Judge Rejects Challenge to Law Allowing Lawsuits Against Gun Industry

AP Photo/Jae C. Hong, File

The Protection of Lawful Commerce in Arms Act was passed because anti-gunners were trying to sue gun manufacturers for every misdeed someone else carried out with a firearm. There was absolutely no way they were responsible, but the goal wasn’t about responsibility. It was about making it too expensive to sell guns to the general public at all.

So Congress passed a law. 

The PLCAA does have a couple of very narrow exemptions. If your gun blows up on you due to a manufacturer’s defect, that lawsuit can proceed, for example, but you can’t sue them because someone used a stolen gun to shoot your brother.

Yet states have started trying to wiggle around the law with measures of their own, and those measures are being challenged. In Washington, a federal court rejected just such a challenge.

A federal judge on Friday rejected a challenge to a Washington state law that cleared the way for lawsuits against the gun industry in certain cases.
The measure was one of three bills signed by Democratic Gov. Jay Inslee last year seeking to address gun violence.
It requires the industry to exercise reasonable controls in making, selling and marketing weapons, including steps to keep guns from being sold to people known to be dangerous or to straw buyers. It allows the attorney general or private parties, such as the family members of shooting victims, to sue for violations or damages under the state’s Consumer Protection Act.
The National Shooting Sports Foundation, a trade association, challenged the law in U.S. District Court in Spokane, saying the measure violates the Second Amendment as well as the free-speech rights of its members.
U.S. District Judge Mary K. Dimke rejected the lawsuit in a decision Friday, saying the organization had not established legal standing to challenge the measure. She noted that its members were neither being sued under the law nor had expressed an intent to violate its terms.
“This law protects Washingtonians from gun violence by ensuring that gun industry members face real accountability when their irresponsible conduct harms our communities,” Democratic Attorney General Bob Ferguson, who is running for governor, said in a news release.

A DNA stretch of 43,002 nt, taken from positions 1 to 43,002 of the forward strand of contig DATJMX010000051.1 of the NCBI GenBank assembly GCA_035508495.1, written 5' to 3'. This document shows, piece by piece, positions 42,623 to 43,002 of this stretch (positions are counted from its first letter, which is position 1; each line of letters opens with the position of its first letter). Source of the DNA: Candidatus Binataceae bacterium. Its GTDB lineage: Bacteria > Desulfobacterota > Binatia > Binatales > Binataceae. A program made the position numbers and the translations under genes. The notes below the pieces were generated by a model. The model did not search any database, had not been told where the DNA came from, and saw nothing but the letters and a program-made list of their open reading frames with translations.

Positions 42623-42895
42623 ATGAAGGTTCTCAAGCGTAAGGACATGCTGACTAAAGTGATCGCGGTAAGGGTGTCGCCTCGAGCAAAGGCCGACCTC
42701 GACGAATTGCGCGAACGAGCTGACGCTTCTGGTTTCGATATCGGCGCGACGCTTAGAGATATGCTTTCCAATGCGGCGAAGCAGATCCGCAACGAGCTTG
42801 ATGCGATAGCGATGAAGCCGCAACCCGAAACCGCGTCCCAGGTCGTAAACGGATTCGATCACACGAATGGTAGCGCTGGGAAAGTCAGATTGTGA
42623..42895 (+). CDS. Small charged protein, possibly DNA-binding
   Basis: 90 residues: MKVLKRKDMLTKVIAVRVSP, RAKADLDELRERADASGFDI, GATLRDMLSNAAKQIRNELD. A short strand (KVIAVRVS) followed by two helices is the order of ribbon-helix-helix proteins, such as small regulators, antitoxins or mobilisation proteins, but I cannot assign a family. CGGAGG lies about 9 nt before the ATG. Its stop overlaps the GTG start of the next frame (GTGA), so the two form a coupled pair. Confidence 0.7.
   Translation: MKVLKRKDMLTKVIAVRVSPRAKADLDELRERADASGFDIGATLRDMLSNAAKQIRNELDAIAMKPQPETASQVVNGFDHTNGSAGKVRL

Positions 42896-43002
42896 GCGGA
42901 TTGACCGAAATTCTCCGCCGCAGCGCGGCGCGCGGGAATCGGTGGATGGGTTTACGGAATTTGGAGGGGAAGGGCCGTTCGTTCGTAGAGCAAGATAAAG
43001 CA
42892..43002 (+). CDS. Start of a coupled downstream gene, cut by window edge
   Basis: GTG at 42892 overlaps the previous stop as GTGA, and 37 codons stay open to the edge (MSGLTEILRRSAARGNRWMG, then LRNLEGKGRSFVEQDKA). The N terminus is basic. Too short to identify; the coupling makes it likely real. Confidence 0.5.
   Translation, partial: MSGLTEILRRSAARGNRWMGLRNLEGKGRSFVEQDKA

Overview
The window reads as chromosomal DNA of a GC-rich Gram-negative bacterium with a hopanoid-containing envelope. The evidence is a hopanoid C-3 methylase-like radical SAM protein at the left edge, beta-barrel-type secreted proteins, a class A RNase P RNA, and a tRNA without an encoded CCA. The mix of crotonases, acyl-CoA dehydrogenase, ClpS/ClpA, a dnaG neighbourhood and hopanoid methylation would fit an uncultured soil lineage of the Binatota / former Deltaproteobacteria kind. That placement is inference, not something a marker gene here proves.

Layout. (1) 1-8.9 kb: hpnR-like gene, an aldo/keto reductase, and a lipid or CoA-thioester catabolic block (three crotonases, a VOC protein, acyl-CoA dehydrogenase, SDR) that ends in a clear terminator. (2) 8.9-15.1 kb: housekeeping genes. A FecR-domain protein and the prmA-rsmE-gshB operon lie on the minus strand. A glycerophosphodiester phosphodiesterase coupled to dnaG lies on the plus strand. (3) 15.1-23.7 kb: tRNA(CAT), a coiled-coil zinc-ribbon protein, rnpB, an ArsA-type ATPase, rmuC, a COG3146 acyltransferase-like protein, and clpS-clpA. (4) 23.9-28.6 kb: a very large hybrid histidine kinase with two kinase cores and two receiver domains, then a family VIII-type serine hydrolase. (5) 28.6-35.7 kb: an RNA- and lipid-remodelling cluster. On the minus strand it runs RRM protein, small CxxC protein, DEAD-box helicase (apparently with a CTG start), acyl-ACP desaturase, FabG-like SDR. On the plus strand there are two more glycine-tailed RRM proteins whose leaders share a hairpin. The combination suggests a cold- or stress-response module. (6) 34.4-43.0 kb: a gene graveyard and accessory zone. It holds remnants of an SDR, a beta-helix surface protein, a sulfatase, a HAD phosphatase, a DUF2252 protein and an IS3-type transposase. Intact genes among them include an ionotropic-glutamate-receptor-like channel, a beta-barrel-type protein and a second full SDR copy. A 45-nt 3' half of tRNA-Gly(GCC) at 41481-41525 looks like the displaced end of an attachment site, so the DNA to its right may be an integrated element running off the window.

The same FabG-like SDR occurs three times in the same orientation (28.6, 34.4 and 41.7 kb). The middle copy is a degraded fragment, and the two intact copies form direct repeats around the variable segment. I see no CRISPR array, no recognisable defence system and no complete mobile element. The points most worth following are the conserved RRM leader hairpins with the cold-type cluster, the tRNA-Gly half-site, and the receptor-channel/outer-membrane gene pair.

Except it doesn’t.

Washingtonians’ lives aren’t being threatened by the gun manufacturers or people who’ve seen the gun industry’s marketing. They’re being threatened by criminals using illegally obtained firearms who just wanted a gun.

Gun makers aren’t the ones even selling the guns, but that’s who is targeted with this bill. They sell guns to gun stores or, in the case of a private individual, they route those sales through local FFL holders who conduct all the relevant background checks.

Straw buyers bypass that, but they’re also not as easy to spot as some might like to believe. Some are, but that’s because some people are stupid and make it obvious what they’re doing. Many others know better and so they hide it better.

What this law does is basically puts the onus on gun manufacturers to prove they’ve done nothing wrong. It may not explicitly spell it out like that, but that’s what will happen in court when all the lawsuits start coming in.

What’s curious to me, though, is how the Supremacy Clause supposedly matters to these people when it comes to things like gun control–see the anti-gunners’ reaction to Missouri’s nullification laws, for example–but then think the federal PLCAA’s supremacy is irrelevant.

I suspect this is going to go up the judicial chain and I hope it’s soon smacked down and smacked down hard.


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